Think ahead to unleash technology's strategic potential
When nonprofits try to operate without a technology plan, they risk a problem sometimes called "the tyranny of the urgent." Technology comes to mean dealing with breakdowns — fixing broken hardware, reloading buggy software and staffing a help desk that's deluged with angry users. The notion of technology as a tool for achieving the organization's mission and vision is lost.
The goal of planning is to prevent this situation. By thinking ahead, you can save money, keep your systems functional and unleash the strategic potential of technology.
The point of technology
To begin, consider technology as a means to larger ends. Hardware and software are only important because they help your organization do things such as:
- Share your story through your website
- Raise money through online donations
- Reach more people with online programs and services
- Keep track of interactions with donors and stay in touch with them
- Manage volunteers and keep them engaged
- Keep board members informed through useful reports
- Exchange information and build new relationships through online communities
Technology planning is about doing all these things in an intentional way, rather than delegating them to an "accidental techie."
Three levels of technology
The term "technology" has many meanings. To plan effectively, specify which level of technology you're talking about:
Communication is all about putting the word out. This includes a website that captures visitor attention, convinces people to volunteer and inspires them to donate — and the ability to reach your audience through tools such as email, social media, online courses and webinars. It also includes tools for internal communication, such as messaging apps or intranet sites.
Data management includes collecting information on your donors, volunteers, clients, program participants, finances, activities and outcomes. With effective technology at this level, you can answer questions such as: How many people came to our last workshop, and what was their feedback? How much grant money have we spent so far this year, and how much do we have left? How well are our new programs doing, and how can we make them better?
Infrastructure is the "housekeeping" level of technology. It includes stable computers, up-to-date software, antivirus protection and data backups — plus a secure and speedy internet connection.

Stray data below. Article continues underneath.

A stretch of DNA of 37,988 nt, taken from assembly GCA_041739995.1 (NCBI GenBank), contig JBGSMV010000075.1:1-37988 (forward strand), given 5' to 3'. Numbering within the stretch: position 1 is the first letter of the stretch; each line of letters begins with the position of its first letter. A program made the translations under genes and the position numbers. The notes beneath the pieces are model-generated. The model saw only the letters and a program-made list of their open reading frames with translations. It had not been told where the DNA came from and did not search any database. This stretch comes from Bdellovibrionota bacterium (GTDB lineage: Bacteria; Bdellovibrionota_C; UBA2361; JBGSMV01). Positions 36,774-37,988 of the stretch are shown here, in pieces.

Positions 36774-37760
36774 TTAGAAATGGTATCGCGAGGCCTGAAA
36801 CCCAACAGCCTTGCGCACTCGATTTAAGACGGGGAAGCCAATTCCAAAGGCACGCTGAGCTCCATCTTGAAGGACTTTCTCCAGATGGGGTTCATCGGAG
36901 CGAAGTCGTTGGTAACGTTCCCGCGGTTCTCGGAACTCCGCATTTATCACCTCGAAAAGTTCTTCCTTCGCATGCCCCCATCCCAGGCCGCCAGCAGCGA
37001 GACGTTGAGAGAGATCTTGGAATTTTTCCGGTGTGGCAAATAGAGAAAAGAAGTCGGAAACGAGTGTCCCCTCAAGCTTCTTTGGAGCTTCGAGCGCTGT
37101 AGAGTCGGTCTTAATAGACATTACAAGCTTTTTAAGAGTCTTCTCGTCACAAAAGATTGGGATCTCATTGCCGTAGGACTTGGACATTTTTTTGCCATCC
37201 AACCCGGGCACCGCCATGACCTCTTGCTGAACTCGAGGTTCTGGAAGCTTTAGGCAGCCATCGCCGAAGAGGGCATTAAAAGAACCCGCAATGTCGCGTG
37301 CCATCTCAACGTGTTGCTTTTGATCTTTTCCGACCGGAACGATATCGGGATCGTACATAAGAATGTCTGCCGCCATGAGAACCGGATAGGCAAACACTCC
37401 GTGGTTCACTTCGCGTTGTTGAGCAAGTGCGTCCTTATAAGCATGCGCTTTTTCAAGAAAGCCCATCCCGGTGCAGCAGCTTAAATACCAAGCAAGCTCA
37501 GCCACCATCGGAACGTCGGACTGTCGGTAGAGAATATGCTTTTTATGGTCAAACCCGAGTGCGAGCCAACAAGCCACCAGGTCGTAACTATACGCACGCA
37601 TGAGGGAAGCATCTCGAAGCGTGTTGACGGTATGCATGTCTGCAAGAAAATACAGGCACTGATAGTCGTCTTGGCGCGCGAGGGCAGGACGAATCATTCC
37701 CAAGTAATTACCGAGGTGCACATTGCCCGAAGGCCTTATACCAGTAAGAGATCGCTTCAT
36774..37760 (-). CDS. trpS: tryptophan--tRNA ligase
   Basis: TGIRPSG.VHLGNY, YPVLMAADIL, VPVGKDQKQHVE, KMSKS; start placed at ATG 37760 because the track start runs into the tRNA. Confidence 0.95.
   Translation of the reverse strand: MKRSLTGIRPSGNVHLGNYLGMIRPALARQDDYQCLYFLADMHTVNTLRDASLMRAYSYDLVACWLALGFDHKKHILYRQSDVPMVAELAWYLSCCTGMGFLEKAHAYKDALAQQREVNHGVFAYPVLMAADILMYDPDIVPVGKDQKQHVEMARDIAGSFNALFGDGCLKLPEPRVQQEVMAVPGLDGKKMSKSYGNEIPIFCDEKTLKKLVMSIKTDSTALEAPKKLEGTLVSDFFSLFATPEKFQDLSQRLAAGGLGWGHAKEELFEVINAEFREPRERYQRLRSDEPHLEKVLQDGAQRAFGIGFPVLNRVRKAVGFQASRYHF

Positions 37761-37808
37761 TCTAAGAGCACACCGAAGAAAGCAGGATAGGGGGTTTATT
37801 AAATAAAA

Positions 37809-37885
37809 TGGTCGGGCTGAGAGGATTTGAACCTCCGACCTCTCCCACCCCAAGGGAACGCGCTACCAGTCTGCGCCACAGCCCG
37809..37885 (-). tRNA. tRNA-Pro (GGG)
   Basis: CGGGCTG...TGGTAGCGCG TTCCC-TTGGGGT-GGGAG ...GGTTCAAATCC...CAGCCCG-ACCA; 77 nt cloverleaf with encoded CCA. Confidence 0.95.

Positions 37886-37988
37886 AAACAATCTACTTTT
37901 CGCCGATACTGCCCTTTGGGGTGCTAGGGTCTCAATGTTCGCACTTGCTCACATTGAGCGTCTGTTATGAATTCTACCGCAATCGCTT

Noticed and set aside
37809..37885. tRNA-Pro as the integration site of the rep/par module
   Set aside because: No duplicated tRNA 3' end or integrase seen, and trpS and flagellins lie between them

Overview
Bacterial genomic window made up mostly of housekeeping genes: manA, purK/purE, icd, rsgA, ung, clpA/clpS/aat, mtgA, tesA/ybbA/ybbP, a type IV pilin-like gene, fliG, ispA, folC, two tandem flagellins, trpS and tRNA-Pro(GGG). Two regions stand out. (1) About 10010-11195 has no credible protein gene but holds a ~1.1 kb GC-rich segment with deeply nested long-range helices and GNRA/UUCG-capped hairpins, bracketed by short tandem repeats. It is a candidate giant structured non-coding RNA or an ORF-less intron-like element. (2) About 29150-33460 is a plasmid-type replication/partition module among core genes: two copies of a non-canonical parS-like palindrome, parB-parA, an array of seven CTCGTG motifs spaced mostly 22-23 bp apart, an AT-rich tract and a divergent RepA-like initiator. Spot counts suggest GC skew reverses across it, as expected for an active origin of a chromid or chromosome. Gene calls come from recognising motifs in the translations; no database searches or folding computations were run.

Your technology team
With these distinctions in mind, you're ready to form a team for technology planning. Invite people with a variety of roles in your organization, such as:
- An executive sponsor — your executive director, chief executive or someone else with the authority to allocate time and money for technology projects
- Super users — a few staff members who are enthusiastic about technology and influence how their peers use it
- An office manager or other administrator with first-hand knowledge of your day-to-day workflows
- An in-house technology expert — your IT person or a member of your IT department
If you don't have anyone on staff with technical expertise, enlist someone from outside your organization. This could be a consultant or vendor. Some foundations offer free technology consulting as well.
Core technology questions
Your technology team's job is to raise three core questions:
- How well do we currently use technology for communication, data management and infrastructure?
- At which of these levels could we intervene over the next year to make the biggest positive difference for our organization?
- What are our goals at this level, and how much will spend to achieve them?
Your answers can turn technology into a tool for every staff member to use — and a strategy for engaging stakeholders at every level.
TechSoup: Introduction to technology planning for nonprofits (2016)
TechSoup: Tips and tools for technology planning (2010)
TechSoup: New year, new tech plan: Mission-driven technology planning (2015)
TechSoup Canada: Mission-driven technology planning by Tierney Smith (2011)TechSoup Canada: Technology planning for nonprofits: Getting started by Tierney Smith (2011)